Top generals installed a bitter rival of Madagascar's former president after rejecting the fallen leader's attempt to cede power to them.
Marc Ravalomanana stepped down Tuesday as the Indian Ocean island nation's president, intending to transfer rule to a military directorate. But in a ceremony broadcast from a military camp in the capital, Vice-Admiral Hyppolite Rarison Ramaroson said the military instead was installing opposition leader Andry Rajoelina.
For months, Rajoelina - a disc jockey turned broadcasting magnate who had been mayor of Antananarivo, the capital - has been leading anti-government rallies and pressing Ravalomanana to step down. Some protests have led to deadly clashes.
He accused Ravalomanana of misspending public funds and undermining democracy in Madagascar - an impoverished nation off the coast of southeastern Africa known for both its natural beauty and its political instability.
Over the weekend, Rajoelina declared himself president of a transitional government and promised new presidential elections within two years. On Monday, he called on the army to arrest the president, but soldiers refused.
After weeks of insisting he would never resign, Ravalomanana announced Tuesday afternoon he was ceding control to the military. Almost as he spoke, Rajoelina was parading triumphantly through the capital surrounded by armed soldiers and an adoring crowd after seizing control of one of the city's presidential palaces.
Rajoelina told the French television station LCI he had the support of "soldiers, government workers, unions, that is to say all the country's key groups."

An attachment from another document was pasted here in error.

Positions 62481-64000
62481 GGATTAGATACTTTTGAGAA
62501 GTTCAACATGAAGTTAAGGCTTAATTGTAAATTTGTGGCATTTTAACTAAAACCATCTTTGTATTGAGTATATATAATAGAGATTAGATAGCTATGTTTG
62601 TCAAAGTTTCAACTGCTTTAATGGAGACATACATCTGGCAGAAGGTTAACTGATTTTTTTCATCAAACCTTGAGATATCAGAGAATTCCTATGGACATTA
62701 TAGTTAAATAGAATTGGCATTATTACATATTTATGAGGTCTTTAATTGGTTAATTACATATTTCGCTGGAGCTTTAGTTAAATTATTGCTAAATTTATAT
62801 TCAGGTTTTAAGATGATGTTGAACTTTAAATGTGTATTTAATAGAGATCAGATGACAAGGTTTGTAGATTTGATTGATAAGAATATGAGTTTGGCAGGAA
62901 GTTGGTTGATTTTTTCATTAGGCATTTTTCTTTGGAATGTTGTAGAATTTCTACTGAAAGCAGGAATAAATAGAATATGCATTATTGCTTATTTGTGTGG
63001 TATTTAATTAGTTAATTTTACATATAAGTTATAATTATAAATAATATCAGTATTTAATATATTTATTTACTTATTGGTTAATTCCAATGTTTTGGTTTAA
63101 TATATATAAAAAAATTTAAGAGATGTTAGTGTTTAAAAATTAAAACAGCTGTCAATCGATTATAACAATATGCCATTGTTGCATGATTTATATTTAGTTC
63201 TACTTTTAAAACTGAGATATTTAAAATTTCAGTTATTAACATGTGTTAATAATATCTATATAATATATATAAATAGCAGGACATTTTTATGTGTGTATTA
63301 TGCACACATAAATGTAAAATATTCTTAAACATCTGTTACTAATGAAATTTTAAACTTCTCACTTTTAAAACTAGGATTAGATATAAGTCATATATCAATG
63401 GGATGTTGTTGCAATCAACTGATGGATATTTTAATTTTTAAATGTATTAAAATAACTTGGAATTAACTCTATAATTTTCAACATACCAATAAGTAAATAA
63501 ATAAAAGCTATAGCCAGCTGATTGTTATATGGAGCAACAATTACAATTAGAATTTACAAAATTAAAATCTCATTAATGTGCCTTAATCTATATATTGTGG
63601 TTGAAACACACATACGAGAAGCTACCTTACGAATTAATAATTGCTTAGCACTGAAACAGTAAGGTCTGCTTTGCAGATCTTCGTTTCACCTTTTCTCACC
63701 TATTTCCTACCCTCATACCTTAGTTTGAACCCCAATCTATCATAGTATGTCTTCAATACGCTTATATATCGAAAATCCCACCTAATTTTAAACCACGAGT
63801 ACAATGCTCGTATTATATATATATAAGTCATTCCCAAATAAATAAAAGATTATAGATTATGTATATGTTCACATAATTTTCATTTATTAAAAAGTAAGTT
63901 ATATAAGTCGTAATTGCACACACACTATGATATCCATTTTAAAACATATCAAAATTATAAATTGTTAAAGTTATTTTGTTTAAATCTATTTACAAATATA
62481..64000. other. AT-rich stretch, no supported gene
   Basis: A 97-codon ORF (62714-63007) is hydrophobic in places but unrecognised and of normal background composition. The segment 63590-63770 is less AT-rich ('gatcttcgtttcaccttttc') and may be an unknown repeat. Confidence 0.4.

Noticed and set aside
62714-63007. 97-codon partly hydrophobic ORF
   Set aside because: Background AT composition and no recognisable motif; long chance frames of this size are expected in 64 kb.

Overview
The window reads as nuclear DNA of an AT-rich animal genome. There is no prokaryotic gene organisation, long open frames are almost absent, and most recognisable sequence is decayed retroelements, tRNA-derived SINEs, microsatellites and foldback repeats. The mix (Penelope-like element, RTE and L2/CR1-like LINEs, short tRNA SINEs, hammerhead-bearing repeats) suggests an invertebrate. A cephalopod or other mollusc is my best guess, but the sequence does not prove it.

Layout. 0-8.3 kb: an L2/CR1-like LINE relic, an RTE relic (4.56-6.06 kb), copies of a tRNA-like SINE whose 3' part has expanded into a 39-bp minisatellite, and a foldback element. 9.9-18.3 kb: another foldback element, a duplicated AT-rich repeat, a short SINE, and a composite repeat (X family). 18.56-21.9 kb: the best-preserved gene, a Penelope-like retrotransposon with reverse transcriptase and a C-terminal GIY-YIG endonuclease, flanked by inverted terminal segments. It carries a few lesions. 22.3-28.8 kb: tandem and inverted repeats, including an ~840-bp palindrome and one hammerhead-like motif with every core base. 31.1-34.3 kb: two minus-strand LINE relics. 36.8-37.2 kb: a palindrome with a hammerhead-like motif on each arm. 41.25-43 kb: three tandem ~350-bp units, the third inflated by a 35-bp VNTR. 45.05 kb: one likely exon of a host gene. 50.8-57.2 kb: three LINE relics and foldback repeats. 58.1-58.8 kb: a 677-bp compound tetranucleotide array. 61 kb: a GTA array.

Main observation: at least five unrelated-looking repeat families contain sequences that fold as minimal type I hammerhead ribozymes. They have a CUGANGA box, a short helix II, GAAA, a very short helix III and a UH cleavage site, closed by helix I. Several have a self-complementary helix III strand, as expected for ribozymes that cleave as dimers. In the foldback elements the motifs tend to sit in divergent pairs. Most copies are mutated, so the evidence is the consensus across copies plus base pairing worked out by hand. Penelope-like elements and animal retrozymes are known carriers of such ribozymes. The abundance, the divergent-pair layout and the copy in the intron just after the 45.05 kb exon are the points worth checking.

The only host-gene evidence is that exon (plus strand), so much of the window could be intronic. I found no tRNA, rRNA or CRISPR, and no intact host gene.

"Power belongs to the people," Rajoelina said. "The people give power, the people can take it back."
Norbert Lala Ratsirahonana, former chief of the constitutional court, acted as master of ceremonies for the military announcement, lending the move legitimacy even though Rajoelina, at 34, is too young to be president according to the constitution.
Ravalomanana claimed his rival sought power by unconstitutional means.
Ravalomanana's rags-to-riches tale - he started out selling ice cream from a bicycle - was once a source of popularity. But Rajoelina, tapping into the deep dissatisfaction of Madagascar's impoverished majority, portrayed Ravalomanana as interested mostly in enriching himself and out of touch with the suffering of ordinary people.
Rajoelina, however, comes from the wealthy minority that has had a stranglehold on Madagascar's politics.
Political tensions have been rising since late January, when the government blocked an opposition radio station's signal. Rajoelina supporters set fire to a government broadcasting building as well as an oil depot, a shopping mall and a private TV station linked to Ravalomanana. Scores of people were killed.
Days later, soldiers opened fire on anti-government protesters, killing at least 25. The incident cost Ravalomanana much of the support of the military, which blamed him for the order to fire.
Despite losing support at home, Ravalomanana had been backed by the international community because he was the democratically elected president.
U.N. Secretary-General Ban Ki-moon is "gravely concerned about the evolving developments in Madagascar," associate spokeswoman Marie Okabe said at U.N. headquarters in New York.
The State Department on Tuesday ordered all nonessential staff at the U.S. Embassy in Madagascar and the families of all American personnel there to leave the country because of the uncertain security situation.
According to African Union rules, coups or unconstitutional changes of government are cause for automatic suspension from the bloc. The country is only readmitted when constitutional order is restored, usually by elections.
Madagascar is scheduled to host this year's AU summit in June or July, but could not do so if it were suspended.
Ravalomanana had warned that his desperately poor country could lose international aid if Rajoelina was allowed to take over.